Healthcare

Opioid crisis becomes central issue in debate over Medicaid

Victoria Sarno Jordan/Keren Carrion

The national opioid crisis is becoming a political hurdle for Senate Republicans negotiating an -ObamaCare repeal-and-replace bill that could end the healthcare law’s expansion of Medicaid. 

Legislation approved by the House would cut off Medicaid expansion in 2020, ending payouts to states and reducing federal funding to the program by about $880 billion, according to the nonpartisan Congressional Budget Office.

{mosads}That’s a big problem for lawmakers such as Sens. Rob Portman (R-Ohio) and Shelley Moore Capito (R-W.Va.), who fear the cuts could hurt thousands of people in their states receiving help for addictions to prescription drugs and heroin.

Nearly 30 percent of people receiving health coverage through Medicaid expansion have a mental health or substance use disorder or both, according to the National Council for Behavioral Health.  

In states like West Virginia, Ohio and Alaska, Medicaid pays for between 34 to 50 percent of one form of medication-assisted treatment for substance use disorders.

Overall, Medicaid, which helps low-income and disabled people, is the single largest payer for these services.

-ObamaCare gave states the option of expanding Medicaid, and states that did so received federal money. Many of the states hit hardest by the opioid epidemic are those that chose to expand Medicaid.

“What we’re seeing now in Alaska with Medicaid expansion — we’re seeing individuals who for the first time ever have an ability to receive treatment that they need,” Sen. Lisa Murkowski (R-Alaska) said.

Of opioid addicts in her state, Capito says: “Without that expanded Medicaid, they wouldn’t be getting treatment.

“They would be without any kind of coverage in that area, so it’s exceedingly important to kicking this thing, pardon the pun, to make sure that those folks have access and coverage,” she told The Hill.

Republicans in the Senate are divided over how to handle Medicaid as part of their healthcare legislation.

While the issue wasn’t a priority in the House, it is sure to be divisive in the upper chamber.

Republicans representing states that did not expand Medicaid are keen to roll back the expansion, while those representing states that accepted it are split. Some want to preserve the expansion in some form, and GOP governors who expanded the program don’t want to see health coverage taken away from thousands of their constituents.

Portman said he’s been working with Capito on the issue, and senators from states that expanded Medicaid have been holding meetings since February.

Possible solutions, according to Portman, include creating a smoother transition to ending the expansion, as opposed to the House bill’s deadline of 2020. Financial assistance — in the form of tax credits — could be increased to better help those coming off the Medicaid rolls afford health insurance in the private market.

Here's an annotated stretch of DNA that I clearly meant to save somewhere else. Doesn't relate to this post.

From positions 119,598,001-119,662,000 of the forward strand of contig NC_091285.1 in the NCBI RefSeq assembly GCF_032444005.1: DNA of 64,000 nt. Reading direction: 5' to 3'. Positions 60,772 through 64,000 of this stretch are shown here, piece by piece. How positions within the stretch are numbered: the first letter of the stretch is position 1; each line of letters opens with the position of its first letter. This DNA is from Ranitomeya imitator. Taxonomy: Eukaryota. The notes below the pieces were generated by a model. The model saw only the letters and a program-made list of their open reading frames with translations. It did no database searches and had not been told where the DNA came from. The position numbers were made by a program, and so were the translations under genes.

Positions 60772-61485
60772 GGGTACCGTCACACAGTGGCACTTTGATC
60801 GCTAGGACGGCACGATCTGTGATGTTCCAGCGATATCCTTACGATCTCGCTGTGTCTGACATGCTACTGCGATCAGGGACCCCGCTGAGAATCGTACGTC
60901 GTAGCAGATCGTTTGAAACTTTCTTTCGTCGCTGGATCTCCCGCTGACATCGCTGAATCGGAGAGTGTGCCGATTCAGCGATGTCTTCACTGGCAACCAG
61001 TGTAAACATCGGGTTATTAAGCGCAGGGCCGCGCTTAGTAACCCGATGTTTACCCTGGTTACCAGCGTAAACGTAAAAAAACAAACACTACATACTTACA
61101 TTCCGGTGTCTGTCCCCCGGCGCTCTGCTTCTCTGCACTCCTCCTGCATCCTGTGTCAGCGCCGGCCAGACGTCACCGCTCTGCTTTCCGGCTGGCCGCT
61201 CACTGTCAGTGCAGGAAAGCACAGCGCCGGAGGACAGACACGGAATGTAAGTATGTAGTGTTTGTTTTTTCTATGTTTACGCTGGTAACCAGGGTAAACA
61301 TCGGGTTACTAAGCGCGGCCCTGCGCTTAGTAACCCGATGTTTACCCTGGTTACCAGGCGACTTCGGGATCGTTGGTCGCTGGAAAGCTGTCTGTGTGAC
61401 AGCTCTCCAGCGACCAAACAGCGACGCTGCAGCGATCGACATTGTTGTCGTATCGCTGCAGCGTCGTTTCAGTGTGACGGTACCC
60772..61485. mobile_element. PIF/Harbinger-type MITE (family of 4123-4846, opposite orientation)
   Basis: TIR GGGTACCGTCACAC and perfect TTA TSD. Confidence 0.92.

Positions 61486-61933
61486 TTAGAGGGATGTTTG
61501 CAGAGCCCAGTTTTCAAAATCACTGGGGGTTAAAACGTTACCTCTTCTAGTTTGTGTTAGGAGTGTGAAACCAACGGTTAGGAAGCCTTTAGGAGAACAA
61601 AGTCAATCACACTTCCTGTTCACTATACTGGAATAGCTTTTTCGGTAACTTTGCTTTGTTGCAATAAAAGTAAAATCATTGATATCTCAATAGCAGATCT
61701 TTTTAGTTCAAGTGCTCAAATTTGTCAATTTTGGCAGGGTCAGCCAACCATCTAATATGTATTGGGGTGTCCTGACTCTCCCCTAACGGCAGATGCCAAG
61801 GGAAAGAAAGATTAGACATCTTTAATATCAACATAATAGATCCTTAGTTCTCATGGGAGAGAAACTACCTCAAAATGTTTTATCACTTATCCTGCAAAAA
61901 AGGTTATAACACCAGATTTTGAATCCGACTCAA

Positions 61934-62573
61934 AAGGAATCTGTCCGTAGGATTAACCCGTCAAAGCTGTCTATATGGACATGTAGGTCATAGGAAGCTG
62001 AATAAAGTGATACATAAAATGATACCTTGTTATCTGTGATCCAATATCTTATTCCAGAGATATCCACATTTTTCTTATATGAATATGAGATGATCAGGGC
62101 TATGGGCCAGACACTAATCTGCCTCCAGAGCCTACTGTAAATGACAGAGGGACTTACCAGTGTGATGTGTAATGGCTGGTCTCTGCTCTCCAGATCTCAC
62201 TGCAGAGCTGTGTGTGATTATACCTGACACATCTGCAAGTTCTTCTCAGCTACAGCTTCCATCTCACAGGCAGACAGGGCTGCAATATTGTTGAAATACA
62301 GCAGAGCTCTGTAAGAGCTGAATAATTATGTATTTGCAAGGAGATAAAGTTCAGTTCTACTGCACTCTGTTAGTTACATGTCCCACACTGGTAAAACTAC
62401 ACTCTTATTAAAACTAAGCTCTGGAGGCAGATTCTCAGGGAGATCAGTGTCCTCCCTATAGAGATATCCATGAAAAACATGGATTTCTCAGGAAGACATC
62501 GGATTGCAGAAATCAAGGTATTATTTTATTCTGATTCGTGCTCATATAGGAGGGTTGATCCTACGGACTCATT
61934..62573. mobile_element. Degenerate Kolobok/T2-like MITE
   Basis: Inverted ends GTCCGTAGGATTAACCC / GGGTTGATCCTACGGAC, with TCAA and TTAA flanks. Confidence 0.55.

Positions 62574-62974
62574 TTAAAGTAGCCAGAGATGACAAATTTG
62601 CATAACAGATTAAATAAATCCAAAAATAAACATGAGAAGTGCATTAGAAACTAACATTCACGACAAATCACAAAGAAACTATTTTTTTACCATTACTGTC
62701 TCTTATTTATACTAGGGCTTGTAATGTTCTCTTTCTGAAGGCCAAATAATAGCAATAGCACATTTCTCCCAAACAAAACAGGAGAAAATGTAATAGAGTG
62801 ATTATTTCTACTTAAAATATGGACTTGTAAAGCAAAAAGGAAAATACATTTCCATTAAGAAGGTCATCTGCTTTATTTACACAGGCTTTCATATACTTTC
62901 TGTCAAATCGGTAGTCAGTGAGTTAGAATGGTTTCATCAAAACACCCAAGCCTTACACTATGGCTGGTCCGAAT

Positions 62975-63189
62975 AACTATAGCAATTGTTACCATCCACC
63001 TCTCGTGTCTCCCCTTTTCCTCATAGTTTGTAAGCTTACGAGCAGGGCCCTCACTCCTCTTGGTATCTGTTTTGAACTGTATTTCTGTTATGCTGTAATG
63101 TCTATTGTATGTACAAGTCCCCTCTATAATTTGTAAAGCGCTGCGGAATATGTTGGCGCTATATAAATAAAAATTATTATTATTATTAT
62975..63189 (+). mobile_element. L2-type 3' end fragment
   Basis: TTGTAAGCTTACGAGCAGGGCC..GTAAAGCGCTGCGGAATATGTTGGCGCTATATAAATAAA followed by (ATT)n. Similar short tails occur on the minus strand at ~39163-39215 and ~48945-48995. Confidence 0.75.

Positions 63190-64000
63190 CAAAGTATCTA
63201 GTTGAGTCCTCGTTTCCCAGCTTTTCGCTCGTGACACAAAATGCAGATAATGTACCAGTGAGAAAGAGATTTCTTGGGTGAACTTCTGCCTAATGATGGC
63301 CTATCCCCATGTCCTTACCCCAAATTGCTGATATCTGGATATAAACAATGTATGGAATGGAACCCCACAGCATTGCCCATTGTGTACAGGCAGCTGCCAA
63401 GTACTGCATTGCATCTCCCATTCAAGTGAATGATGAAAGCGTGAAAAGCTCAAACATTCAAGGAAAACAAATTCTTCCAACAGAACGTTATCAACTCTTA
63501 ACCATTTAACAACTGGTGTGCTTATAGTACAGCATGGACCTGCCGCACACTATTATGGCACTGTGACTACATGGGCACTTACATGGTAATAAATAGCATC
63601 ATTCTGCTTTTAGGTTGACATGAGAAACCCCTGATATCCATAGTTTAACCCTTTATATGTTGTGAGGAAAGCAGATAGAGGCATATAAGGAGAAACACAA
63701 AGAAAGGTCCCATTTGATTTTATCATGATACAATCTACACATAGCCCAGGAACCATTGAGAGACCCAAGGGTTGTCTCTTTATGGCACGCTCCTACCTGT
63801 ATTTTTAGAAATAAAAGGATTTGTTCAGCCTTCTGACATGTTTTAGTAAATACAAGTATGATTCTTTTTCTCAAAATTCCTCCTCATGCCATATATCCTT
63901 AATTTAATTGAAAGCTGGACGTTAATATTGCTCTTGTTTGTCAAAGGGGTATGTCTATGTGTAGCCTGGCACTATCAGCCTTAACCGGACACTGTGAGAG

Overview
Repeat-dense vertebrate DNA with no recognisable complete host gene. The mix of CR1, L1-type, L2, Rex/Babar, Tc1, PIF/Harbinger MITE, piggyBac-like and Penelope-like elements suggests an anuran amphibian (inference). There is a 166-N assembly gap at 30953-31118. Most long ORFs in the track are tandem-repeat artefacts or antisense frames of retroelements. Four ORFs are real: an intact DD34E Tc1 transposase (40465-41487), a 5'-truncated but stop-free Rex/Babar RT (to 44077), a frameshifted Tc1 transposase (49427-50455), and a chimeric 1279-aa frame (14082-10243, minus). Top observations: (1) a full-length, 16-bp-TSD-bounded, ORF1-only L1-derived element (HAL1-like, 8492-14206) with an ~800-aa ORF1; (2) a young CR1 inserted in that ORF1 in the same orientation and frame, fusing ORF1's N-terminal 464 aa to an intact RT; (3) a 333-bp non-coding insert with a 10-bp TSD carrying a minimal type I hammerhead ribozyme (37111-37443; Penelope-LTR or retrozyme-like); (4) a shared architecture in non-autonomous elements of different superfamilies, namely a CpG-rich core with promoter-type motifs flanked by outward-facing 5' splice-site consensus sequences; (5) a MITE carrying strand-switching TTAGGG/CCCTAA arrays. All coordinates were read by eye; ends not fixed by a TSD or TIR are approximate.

Additionally, new money could be targeted toward states with the worst opioid addiction rates to help fund treatment facilities, services and prevention efforts, according to Capito.

¨We’re just trying to be sure, at a time when we’re facing this crisis, that we don’t make things worse,” said Portman, who highlighted the issue in his reelection campaign and is the -co-author of the bipartisan Comprehensive Addiction and Recovery Act signed into law last year.

This effort came as the rate of deaths from opioid overdoses has quadrupled since 1999.

Advocates are concerned.

“Low-income, childless adults who are living with addiction are among the people hardest hit by the epidemic,” said Rebecca Farley, vice president for policy and advocacy at the National Council for Behavioral Health. “These are people who wouldn’t qualify for Medicaid otherwise.  … This is, in many ways, an overlooked ripple effect of the cuts that are being proposed in this bill.”

According to one advocate, who asked not to be named in order to more freely discuss strategy, meetings between advocates and senators who may be sympathetic to the issue are on the books for this week. This includes with the offices of Sens. Dean Heller (R-Nev.), Cory Gardner (R-Colo.), Dan Sullivan (R-Alaska), Susan Collins (R-Maine), Murkowski, Capito and Portman.

If Republicans don’t find a solution, it’s easy to imagine Democratic attack ads accusing the GOP of taking away treatment for those with a drug disorder.

“I think even Republicans in the Senate would be hesitant about cutting a program on which families depend who have members in recovery and getting addiction treatment in the midst of an opioid epidemic,” Sen. Sheldon Whitehouse (D-R.I.) said.

Tags Cory Gardner Dean Heller Lisa Murkowski Rob Portman Sheldon Whitehouse Shelley Moore Capito Susan Collins
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